Where it all began… The story of Wart Ear and her family, the first elephants identified in 1972 by Cynthia Moss and Harvey Croze.
The CA family was first recorded on October 10, 1973. At that time the Amboseli Elephant Research Project was just getting started. They had a very distinctive looking matriarch at the time we named Curtain Ear
One of the most tight-knit and affectionate Amboseli families, Celeste would reign as matriarch for many years.
The Ds have shown us some of the most interesting family dynamics over the time we have known them, including one female going off with an unrelated female and creating a whole new family unit.
We saw the EA family on the very first day the project began, but at the time we were only familiarizing ourselves with the elephants so they had not been categorized and named until a year later.
Possibly the most famous elephant ever, Echo led her family from seven members at the start of the study, to a flourishing 37 at the time of her death in 2009. She remains an Amboseli icon.
The FA family was discovered and photographed on the second day of the Amboseli Elephant Research Project on September 2, 1972.
GB & GB2 FAMILIES
The GB family split into two parts, but since the time of writing these two parts have rejoined one another. This rejoin was precipitated by the loss of two big females, Gladys and Gwen in 2009, and is the first time we have ever documented this kind of flexibility.
The HBs are a good example of how important leadership skills and knowledge among females are in contributing to a family’s success. Over the years they have had some incredible leadership in Horatia and Hazel, leading to the gradual growth of this family. We predict the HBs will go on to be one of the biggest families in the Amboseli population.
Three Holes appeared in the Amboseli population around 1977, a “floater” who must have lost the rest of her family. She joined Isabel and the IA family, and eventually became their matriarch – a wonderful example of social flexibility.
The IB family was first recorded on March 16, 1974. They were found on
the eastern side of the Park with the GB and PA families.
The JB’s were first photographed by Dr Ian Douglas-Hamilton who Dr Cynthia Moss worked with in her early career.
The KAs have had more than their fair share of troubles over the time we have known them, but they are currently flourishing once again.
The KBs are one of the immigrant groups that moved into the central region of Amboseli in the late ’70s.
The LB family is one of the biggest and in some ways the most successful of
any family in Amboseli.
The LC family is another family with a somewhat unusual history. The members originally belonged to the LA family when Cynthia first got to know them back in 1975.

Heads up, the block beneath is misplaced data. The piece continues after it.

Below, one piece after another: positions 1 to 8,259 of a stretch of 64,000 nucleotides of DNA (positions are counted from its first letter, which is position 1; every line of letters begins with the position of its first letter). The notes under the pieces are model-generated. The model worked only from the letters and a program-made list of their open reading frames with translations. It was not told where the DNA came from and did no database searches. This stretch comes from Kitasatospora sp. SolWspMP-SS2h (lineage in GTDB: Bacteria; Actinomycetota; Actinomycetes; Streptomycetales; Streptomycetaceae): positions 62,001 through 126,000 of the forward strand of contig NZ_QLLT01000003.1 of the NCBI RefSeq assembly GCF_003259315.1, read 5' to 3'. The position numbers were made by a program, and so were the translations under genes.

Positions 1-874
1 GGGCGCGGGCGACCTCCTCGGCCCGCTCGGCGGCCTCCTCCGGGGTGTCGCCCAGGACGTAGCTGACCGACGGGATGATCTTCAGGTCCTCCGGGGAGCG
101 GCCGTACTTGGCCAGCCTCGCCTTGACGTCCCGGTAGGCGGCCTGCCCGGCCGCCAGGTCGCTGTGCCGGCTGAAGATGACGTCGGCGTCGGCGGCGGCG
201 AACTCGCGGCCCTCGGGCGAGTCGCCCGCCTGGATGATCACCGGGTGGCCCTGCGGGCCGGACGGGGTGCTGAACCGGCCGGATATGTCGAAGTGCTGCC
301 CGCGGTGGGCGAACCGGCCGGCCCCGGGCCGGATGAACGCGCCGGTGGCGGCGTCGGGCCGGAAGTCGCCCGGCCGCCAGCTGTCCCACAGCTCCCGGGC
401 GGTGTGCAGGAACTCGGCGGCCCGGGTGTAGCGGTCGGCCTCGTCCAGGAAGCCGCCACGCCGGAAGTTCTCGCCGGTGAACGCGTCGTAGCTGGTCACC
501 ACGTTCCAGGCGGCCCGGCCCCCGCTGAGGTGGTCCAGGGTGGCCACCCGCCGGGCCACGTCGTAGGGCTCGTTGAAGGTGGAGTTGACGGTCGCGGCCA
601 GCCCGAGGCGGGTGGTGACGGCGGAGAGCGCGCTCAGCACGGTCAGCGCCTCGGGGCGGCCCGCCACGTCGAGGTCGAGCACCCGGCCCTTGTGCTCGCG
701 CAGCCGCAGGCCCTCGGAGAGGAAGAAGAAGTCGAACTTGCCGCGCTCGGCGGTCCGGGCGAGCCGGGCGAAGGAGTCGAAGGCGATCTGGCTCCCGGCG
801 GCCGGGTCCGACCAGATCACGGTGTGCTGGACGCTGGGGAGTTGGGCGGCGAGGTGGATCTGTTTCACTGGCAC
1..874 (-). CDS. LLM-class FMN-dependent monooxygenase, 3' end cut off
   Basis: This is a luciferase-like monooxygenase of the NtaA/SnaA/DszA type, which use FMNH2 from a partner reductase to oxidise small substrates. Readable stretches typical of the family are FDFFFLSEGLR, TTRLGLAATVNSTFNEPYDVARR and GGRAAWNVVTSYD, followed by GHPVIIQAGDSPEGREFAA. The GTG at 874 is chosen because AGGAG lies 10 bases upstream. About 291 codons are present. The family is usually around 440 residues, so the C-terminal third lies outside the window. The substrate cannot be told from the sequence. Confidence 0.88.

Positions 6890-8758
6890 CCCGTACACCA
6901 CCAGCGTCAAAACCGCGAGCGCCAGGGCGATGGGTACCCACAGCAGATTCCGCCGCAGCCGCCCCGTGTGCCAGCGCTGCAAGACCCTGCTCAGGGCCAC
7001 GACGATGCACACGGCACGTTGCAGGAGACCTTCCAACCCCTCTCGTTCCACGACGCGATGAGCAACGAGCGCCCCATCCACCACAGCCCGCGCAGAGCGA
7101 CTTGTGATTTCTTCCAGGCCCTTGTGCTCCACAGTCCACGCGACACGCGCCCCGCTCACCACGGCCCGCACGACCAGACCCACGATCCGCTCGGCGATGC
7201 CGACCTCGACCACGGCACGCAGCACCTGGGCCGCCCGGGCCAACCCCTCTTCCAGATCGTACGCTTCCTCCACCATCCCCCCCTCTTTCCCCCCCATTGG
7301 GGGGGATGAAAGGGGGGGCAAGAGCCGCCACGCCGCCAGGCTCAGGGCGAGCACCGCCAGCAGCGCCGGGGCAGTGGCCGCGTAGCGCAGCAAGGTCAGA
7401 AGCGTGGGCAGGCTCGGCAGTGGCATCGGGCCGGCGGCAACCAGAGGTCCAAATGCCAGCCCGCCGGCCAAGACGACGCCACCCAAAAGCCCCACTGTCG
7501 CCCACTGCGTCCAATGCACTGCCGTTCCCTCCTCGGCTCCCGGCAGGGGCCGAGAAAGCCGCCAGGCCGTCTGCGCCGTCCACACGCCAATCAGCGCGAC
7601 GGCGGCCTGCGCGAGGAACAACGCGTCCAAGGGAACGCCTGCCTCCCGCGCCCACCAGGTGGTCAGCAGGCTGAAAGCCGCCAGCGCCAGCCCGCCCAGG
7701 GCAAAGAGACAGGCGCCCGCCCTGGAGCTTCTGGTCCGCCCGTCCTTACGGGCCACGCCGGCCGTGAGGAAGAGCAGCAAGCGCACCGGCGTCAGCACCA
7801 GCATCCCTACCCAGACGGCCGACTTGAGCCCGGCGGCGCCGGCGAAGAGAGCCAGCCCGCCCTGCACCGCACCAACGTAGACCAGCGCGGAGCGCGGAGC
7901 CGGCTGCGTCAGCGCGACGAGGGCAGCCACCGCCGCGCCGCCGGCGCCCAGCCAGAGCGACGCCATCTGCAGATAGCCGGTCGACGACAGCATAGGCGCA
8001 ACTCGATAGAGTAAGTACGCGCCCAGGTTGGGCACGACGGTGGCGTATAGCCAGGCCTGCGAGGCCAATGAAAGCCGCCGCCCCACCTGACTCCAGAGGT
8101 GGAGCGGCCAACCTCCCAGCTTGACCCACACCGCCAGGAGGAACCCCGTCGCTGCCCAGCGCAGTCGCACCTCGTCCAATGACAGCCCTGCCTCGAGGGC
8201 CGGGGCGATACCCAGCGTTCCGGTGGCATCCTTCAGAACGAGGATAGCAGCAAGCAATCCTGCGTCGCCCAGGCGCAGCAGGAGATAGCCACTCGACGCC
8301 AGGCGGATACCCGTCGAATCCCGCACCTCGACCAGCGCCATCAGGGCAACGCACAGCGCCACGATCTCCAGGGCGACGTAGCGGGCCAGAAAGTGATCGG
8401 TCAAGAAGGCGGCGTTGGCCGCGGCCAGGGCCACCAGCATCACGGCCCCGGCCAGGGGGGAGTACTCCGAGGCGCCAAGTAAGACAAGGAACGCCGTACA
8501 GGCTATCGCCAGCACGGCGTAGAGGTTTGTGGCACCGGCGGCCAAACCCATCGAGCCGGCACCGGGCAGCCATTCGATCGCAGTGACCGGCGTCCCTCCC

The LD family has had a very interesting history. It started out as part of the LB
family, which was one of the immigrant groups that moved into the central region of Amboseli in the late 1970s.
The MB family was one of the last families to be recognized in the Amboseli population.
Renowned for their exceptionally beautiful females, the OA family are close friends with the CBs.
The OBs were one of the last families to be recorded in the early years of our research. It was not until the 1980s that this small family was identified, having migrated from the East into Amboseli.
PC & PC2 FAMILY
The PC and PC2 families have had an unusual history. Up until 1982 the
PCs were part of the PAs, which was the largest family in the Amboseli
Qumquat became a tragic Amboseli icon in October 2012, when she and her two daughters were slaughtered by poachers. The QBs have had their fair share of tribulations: here is their story up to August 2012.
Fascinating, and frustrating, the RAs have challenged and puzzled us with their family dynamics.
First recorded on April 6, 1974 after the matriarch had a radio collar put on her. We called her Sona because of the beeping sounds that we picked up on the radio receiver.
Immortalised in Cynthia’s book, Elephant Memories, the Ts remain close to our hearts.
Close friends of the BB family, the UAs have always been small but have successfully raised several handsome males.
The WAs have shown us how strong elephant friendships can be, through their long association with the MA family.
The WB family was one of the last to be identified in Amboseli. They were seen twice in 1977, but it wasn’t until late 1978 that we started to see them again.
The YAs have always been a small family but they are hanging in there, and we are very fond of them.